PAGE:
Tuesday, August 17, 2010
There's not even a hint of deflation in the producer price indices. The core index, in fact, is up at a 2% annual rate over the past six months, and at a 2.6% rate in the past four months.
Important reminder: given the still huge amount of "idle capacity" in the economy (e.g., the economy as a whole is operating at about 10% less than it could be if we were at "full employment), the conventional theory of inflation is being sharply repudiated by these numbers. We should be seeing clear signs of deflation if the conventional view were correct, but we're not. That's because inflation is a monetary phenomenon, and it only occurs when money is in excess supply. We know that money is in excess supply these days because: the dollar is very weak relative to other currencies, gold and commodity prices are rising, the yield curve is still quite steep, inflation expectations are positive, and real interest rates are low or negative. And don't forget that the Fed has pledged with its heart and soul to avoid a deflationary outcome, and they have backed up their words with over a trillion dollars of money creation. In my experience, one should never doubt that the Fed will achieve its stated goals.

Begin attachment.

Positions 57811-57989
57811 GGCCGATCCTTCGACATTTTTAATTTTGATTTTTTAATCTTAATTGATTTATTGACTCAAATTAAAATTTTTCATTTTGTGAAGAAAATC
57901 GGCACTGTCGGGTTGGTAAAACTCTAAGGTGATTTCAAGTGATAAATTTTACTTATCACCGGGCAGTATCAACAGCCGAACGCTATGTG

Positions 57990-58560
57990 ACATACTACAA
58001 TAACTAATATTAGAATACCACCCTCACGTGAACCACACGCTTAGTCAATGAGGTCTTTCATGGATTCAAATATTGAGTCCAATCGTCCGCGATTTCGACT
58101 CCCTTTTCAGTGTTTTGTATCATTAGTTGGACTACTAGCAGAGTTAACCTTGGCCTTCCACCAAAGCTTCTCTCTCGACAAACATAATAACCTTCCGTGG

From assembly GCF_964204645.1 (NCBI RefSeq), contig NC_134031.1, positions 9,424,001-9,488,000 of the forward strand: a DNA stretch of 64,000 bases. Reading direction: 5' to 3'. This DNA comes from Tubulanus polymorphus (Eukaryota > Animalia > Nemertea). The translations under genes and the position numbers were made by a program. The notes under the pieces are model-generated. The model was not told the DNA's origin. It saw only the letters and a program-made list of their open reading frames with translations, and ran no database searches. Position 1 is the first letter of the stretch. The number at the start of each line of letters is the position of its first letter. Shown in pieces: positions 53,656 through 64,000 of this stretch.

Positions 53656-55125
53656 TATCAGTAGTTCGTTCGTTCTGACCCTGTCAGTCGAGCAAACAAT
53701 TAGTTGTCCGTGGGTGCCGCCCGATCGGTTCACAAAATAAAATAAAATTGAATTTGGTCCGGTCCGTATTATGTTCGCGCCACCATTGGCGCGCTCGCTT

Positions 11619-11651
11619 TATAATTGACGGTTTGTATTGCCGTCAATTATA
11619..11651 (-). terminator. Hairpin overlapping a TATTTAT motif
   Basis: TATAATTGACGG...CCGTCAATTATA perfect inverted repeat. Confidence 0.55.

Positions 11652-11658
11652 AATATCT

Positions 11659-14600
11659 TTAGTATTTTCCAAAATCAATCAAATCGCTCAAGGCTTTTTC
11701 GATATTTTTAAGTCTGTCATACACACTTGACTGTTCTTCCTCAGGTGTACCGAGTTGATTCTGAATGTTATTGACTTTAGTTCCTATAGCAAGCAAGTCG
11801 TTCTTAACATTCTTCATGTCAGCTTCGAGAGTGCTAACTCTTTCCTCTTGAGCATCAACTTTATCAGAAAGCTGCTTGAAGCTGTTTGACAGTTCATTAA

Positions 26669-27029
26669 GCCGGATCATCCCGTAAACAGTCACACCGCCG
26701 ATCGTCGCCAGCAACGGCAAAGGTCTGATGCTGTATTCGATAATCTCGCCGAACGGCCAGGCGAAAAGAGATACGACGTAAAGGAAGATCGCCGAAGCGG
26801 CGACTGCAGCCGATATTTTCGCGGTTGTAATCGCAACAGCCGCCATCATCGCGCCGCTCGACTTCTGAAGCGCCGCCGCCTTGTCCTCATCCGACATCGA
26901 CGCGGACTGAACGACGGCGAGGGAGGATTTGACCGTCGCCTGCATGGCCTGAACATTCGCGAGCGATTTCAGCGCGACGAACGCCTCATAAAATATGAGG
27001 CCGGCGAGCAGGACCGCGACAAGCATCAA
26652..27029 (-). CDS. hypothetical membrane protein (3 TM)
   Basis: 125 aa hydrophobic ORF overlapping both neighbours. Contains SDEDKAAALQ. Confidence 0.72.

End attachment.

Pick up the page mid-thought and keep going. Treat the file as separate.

I'm nothing short of flabbergasted at the persistence of the belief that we are at risk of falling into a deflation, when all the important monetary indicators are all pointing in the opposite direction.
Posted by Scott Grannis at 9:35 AM